Every A Nightmare On Elm Street Movie Ranked Worst To Best

From the utter worst to the absolute best of the A Nightmare on Elm Street franchise.

A Nightmare on Elm Street 1984
New Line Cinema

While there are films that have retroactively been classified as horror movies, the humble horror picture first fully came into the fore in the 1930s. And immediately, this murky corner of cinema became synonymous with iconic villains; a tradition that has obviously continued on in the subsequent decades.

Those early years were filled with the likes of Dracula, Frankenstein's monster, the Mummy, the Invisible Man, the Wolf Man, and the Creature from the Black Lagoon. And while later years introduced antagonists such as Norman Bates or even the concept of the ghoul/zombie, the '70s and '80s went hard in bringing plenty of new, to-be-legendary villains to the silver screen. From Leatherface, to Michael Myers, to the Xenomorph, to Jason Voorhees, to the Deadites, to Pinhead, and beyond.

Of course, one member of horror royalty missing from that list is Freddy Krueger. With A Nightmare on Elm Street released in 1984, the genius of Wes Craven carved up a new sinister presence that would go on to become a legend of the genre. And here we are 39 years later, with six sequels, a crossover with Friday the 13th, and a reboot to reflect back on and rank.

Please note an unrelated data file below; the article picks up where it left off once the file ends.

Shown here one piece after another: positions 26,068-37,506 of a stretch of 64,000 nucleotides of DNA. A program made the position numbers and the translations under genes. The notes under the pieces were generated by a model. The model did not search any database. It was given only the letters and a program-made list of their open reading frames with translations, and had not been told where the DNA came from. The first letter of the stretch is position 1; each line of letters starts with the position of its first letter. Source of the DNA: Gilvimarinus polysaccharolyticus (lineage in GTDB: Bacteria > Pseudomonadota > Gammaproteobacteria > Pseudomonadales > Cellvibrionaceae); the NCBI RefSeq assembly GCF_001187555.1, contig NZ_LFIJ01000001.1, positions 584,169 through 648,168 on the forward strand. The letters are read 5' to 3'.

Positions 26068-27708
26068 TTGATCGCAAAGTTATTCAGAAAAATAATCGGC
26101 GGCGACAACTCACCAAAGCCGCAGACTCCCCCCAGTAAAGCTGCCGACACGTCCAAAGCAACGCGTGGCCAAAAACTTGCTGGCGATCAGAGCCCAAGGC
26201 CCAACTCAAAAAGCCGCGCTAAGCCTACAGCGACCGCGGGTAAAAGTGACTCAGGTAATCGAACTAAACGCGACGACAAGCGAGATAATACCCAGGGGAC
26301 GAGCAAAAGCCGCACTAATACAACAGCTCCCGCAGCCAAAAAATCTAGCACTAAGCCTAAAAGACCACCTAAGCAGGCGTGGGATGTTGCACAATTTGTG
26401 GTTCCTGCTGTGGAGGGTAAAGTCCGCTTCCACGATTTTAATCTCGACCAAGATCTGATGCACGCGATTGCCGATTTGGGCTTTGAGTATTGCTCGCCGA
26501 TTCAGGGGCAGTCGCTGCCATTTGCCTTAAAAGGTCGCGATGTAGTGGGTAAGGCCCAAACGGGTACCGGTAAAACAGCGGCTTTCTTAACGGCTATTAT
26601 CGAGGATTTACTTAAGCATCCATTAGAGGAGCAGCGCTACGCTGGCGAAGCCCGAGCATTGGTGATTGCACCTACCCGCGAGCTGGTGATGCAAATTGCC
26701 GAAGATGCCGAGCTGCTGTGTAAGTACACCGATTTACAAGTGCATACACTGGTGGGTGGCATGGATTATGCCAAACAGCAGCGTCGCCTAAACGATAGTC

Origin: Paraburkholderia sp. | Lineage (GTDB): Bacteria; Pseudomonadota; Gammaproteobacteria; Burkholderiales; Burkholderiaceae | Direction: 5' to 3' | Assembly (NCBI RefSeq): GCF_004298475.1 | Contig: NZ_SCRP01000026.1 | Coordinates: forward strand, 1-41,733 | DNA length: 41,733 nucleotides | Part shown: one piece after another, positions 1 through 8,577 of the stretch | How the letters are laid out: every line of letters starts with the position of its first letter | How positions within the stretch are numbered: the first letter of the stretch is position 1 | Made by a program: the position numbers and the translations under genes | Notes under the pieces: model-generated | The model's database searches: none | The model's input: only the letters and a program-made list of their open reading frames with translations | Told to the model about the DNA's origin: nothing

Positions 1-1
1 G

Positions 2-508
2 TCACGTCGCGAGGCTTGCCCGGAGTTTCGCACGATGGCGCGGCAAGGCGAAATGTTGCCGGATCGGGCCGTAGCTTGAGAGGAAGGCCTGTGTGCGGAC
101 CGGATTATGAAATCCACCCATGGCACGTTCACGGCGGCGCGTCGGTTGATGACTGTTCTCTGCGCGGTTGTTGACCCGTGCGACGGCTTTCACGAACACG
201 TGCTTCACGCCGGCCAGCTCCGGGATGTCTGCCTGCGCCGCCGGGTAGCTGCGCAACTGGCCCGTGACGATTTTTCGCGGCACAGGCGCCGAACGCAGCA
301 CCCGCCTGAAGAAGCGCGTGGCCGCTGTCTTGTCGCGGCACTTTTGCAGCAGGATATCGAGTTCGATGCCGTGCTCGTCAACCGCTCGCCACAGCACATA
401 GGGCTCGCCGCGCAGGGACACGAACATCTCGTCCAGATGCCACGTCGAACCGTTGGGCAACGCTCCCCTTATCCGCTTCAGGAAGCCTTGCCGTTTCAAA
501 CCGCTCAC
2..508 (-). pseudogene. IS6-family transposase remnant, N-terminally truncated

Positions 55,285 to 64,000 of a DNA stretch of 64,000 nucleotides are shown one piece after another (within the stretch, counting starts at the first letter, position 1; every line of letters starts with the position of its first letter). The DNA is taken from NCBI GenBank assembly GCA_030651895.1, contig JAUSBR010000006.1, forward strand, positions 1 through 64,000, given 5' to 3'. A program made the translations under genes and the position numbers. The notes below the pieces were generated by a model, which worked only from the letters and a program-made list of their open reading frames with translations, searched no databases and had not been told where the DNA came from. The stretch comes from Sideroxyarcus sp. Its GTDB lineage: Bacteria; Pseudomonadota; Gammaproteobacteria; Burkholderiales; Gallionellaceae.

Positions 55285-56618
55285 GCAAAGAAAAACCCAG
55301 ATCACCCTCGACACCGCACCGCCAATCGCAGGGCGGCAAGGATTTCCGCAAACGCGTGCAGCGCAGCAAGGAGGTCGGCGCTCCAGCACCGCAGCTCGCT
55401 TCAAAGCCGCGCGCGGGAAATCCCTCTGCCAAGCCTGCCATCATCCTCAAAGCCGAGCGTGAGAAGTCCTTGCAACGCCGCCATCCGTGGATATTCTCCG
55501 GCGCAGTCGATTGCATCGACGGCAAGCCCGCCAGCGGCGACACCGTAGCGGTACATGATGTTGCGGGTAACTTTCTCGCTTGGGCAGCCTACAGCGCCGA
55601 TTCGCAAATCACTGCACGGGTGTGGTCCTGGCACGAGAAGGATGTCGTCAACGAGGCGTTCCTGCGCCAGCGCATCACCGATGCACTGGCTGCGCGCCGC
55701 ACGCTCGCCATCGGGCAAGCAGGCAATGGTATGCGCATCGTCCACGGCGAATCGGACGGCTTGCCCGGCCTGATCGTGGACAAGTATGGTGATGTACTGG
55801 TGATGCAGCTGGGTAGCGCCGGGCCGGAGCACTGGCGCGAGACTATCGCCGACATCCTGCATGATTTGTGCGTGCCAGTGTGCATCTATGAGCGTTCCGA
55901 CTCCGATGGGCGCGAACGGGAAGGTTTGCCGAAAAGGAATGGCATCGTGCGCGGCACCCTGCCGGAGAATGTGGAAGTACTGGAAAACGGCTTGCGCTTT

Those films clearly vary in quality, mind, and so here are are all nine Elm Street films, ranking from utter worst to absolute best.

9. A Nightmare On Elm Street (2010)

A Nightmare on Elm Street 1984
Warner Bros.

Remaking a classic of yesteryear is always a bold move, with that do-over always going to be held up to its predecessor. Stick too faithfully to what has gone before, and a remake can be deemed as utterly pointless. Bring too many fresh ideas to the table, and that film will lambasted for veering too far away from the original tale.

With the 2010 A Nightmare on Elm Street, though, we got he worst kind of remake; a totally soulless, bland, formulaic, and miserable one.

Jackie Earle Haley was as good a choice as any to replace Robert Englund as Freddy Krueger, but the dour tone of this remake means his Freddy doesn't particularly have any of the playfulness of Englund's. Of course, Englund's spin on the character did become way too playful at times, but the 2010 Freddy and the 2010 Elm Street were just so dark and broody - and not in a good way.

With the likes of Rooney Mara, Kyle Gallner, Katie Cassidy, Connie Britton, and Clancy Brown, Haley was joined by quite the impressive ensemble in this redo. The problem is, all of those characters were just so vanilla. There was no reason to care about any of them, they had minimal characteristics, and it really was a case of they were just there to add to Freddy's victims list.

Also, the decision to turn Freddy Krueger from a child killer to a child r*pist was quite the questionable call.

Senior Writer
Senior Writer

Chatterer of stuff, writer of this, host of that, Wrexham AFC fan.